Congress of Soissons

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The Congress of Soissons was a diplomatic conference held between a number of European powers, but principally Great Britain and Spain between June 1728 and July 1729 in the French town of Soissons.

Along with the Convention of Pardo it was designed to bring an end to the Anglo-Spanish War by resolving the various areas of dispute between them - particularly commercial and territorial disagreements. Spain agreed to recognise British possession of Gibraltar and Minorca in exchange for a British recognition of Spanish rights in Italy. The ultimate aim of the British delegate Stephen Poyntz and Horatio Walpole was to prevent a Spanish-Austrian alliance from developing against Britain, by resolving Britain's dispute with Spain as smoothly as possible.[1] Directed by the Duke of Newcastle the British took a relatively hard line, believing they were negotiating from a position of strength - a strategy that proved successful.[2]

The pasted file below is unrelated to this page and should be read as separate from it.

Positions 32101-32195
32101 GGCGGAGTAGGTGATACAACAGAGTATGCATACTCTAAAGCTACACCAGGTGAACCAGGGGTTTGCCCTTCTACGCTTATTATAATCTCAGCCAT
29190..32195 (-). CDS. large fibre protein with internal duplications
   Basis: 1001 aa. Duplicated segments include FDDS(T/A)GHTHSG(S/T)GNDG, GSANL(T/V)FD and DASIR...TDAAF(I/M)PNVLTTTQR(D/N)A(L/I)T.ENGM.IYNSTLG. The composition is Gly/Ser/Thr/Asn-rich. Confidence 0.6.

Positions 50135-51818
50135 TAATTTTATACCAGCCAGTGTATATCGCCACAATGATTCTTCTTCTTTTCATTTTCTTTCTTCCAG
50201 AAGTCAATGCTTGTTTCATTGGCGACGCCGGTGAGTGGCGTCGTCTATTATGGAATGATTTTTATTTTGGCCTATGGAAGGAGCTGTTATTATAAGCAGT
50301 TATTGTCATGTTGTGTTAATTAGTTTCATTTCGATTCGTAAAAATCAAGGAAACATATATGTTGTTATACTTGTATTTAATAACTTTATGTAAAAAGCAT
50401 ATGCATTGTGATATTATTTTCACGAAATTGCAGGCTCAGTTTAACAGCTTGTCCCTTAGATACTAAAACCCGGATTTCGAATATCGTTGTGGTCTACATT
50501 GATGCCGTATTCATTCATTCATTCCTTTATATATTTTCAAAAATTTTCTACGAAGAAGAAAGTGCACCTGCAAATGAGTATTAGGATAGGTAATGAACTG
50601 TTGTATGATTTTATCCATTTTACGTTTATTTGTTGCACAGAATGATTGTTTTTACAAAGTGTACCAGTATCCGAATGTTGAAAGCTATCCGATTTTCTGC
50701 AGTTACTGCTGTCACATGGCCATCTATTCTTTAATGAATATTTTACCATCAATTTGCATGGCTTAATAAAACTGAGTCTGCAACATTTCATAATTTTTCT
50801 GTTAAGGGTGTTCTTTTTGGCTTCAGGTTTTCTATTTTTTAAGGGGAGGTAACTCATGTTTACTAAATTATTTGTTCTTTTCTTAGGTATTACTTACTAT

It opened the way for a final treaty to be agreed between the two sides in Seville. However many of the disputes flared up again over the next decade leading the two states to fight each other in the War of Jenkins' Ear in 1739.

The Dutch Republic was represented by Sicco van Goslinga.

References[edit]

  1. ^ Simms p.211
  2. ^ Browning p.55-56

Bibliography[edit]

  • Browning, Reed. The Duke of Newcastle. Yale University Press, 1975.
  • Simms, Brendan. Three Victories and a Defeat: The Rise and Fall of the First British Empire. Penguin Books, 2008.